Background: Existing clinical scores of upper limb function often use observer-based ordinal scales that are subjective and commonly have floor and ceiling effects. The purpose of the present study was to develop an upper limb motor task to assess objectively the ability of participants to select and engage motor actions with both hands.
Methods: A bilateral robotic system was used to quantify upper limb sensorimotor function of participants with stroke. Participants performed an object hit task that required them to hit virtual balls moving towards them in the workspace with virtual paddles attached to each hand. Task difficulty was initially low, but increased with time by increasing the speed and number of balls in the workspace. Data were collected from 262 control participants and 154 participants with recent stroke.
Results: Control participants hit ~60 to 90% of the 300 balls with relatively symmetric performance for the two arms. Participants with recent stroke performed the task with most participants hitting fewer balls than 95% of healthy controls (67% of right-affected and 87% of left-affected strokes). Additionally, nearly all participants (97%) identified with visuospatial neglect hit fewer balls than healthy controls. More detailed analyses demonstrated that most participants with stroke displayed asymmetric performance between their affected and non-affected limbs with regards to number of balls hit, workspace area covered by the limb and hand speed. Inter-rater reliability of task parameters was high with half of the correlations above 0.90. Significant correlations were observed between many of the task parameters and the Functional Independence Measure and/or the Behavioural Inattention Test.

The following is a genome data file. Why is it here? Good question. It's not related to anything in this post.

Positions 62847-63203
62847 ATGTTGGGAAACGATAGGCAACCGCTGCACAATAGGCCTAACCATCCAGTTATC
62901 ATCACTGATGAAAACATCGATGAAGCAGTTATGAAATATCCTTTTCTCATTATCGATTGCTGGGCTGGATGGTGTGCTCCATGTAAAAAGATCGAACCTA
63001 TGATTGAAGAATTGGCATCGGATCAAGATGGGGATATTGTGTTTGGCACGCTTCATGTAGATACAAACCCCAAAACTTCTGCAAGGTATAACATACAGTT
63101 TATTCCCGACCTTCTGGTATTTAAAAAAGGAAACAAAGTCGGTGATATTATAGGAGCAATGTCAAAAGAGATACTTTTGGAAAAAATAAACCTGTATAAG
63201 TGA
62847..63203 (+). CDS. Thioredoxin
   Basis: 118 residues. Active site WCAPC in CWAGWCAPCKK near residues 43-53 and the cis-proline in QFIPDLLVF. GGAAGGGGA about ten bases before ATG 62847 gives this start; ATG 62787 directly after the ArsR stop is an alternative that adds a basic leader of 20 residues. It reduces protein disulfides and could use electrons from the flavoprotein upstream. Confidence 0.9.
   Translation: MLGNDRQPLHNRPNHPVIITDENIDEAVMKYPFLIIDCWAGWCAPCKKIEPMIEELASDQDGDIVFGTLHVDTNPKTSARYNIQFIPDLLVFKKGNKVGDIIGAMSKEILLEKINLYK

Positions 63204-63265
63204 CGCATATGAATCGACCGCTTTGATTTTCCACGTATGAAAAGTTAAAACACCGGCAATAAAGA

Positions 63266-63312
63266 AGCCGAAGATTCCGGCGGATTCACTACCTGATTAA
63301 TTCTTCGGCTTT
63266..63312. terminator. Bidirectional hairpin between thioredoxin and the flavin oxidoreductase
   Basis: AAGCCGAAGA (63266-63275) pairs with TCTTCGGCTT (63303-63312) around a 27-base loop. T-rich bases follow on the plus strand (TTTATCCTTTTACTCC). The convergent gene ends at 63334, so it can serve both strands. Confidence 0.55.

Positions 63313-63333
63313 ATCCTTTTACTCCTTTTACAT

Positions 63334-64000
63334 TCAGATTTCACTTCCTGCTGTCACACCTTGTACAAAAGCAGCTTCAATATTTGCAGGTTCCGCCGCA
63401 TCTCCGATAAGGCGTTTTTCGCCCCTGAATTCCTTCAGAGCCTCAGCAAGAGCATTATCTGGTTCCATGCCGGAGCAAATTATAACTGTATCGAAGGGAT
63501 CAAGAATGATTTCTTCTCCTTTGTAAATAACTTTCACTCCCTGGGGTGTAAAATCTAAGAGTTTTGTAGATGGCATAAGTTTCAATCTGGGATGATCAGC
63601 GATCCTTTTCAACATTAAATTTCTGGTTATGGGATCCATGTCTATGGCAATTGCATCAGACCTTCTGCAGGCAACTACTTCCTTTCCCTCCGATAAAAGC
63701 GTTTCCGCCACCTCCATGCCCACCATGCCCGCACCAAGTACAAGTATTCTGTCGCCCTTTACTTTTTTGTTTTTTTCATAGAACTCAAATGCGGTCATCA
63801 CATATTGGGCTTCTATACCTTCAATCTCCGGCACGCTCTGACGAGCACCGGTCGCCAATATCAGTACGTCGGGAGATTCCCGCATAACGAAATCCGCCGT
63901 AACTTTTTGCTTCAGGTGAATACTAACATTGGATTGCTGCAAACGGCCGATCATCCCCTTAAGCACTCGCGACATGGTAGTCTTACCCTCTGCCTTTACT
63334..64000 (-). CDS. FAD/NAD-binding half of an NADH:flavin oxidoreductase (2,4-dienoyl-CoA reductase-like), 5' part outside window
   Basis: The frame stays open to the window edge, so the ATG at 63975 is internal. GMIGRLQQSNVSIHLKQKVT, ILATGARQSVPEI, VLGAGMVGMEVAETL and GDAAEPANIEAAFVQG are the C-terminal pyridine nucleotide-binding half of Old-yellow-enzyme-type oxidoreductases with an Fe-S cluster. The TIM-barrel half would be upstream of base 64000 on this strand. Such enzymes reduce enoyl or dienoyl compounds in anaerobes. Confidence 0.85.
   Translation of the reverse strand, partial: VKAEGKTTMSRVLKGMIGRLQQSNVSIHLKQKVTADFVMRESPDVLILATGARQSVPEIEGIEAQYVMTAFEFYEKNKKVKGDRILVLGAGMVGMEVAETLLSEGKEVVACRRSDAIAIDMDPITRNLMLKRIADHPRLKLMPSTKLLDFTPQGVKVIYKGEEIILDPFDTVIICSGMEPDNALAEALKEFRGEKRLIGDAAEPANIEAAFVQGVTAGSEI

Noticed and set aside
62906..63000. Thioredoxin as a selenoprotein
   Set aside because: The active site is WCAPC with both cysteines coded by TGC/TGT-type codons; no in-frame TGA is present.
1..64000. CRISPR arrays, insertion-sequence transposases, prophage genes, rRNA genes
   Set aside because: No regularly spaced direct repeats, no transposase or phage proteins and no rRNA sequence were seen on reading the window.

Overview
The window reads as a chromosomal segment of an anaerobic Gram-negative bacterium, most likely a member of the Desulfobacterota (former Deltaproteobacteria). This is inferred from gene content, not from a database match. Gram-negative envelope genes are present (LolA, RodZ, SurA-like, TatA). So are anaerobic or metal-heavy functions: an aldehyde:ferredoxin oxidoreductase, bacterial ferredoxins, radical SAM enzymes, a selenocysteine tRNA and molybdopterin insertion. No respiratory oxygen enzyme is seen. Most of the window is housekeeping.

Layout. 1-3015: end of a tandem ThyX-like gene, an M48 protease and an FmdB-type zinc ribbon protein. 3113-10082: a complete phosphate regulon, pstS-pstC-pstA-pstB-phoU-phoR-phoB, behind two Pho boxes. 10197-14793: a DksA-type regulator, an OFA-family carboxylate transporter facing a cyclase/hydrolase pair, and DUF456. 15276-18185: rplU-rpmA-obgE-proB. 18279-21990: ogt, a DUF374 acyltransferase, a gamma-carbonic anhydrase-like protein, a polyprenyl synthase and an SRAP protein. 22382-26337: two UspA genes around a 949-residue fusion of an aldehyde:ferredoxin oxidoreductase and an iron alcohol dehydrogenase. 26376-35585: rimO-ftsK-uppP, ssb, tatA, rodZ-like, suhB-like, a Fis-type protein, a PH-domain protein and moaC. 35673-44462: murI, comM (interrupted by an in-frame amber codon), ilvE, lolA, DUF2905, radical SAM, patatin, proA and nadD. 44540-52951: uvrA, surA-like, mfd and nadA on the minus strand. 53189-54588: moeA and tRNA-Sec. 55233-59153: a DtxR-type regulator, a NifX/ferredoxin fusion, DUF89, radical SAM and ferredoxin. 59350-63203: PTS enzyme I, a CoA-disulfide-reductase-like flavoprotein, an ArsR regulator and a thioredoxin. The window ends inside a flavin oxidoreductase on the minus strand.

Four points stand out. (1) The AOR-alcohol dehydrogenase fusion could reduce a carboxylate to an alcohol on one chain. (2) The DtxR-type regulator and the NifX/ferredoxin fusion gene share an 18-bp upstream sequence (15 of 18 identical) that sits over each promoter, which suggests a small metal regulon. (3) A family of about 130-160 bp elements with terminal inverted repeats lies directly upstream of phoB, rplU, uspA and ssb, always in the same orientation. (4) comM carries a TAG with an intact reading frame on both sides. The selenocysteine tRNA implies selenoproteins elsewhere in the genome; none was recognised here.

Conclusions: As this object hit task requires just over two minutes to complete, it provides an objective and easy approach to quantify upper limb motor function and visuospatial skills following stroke.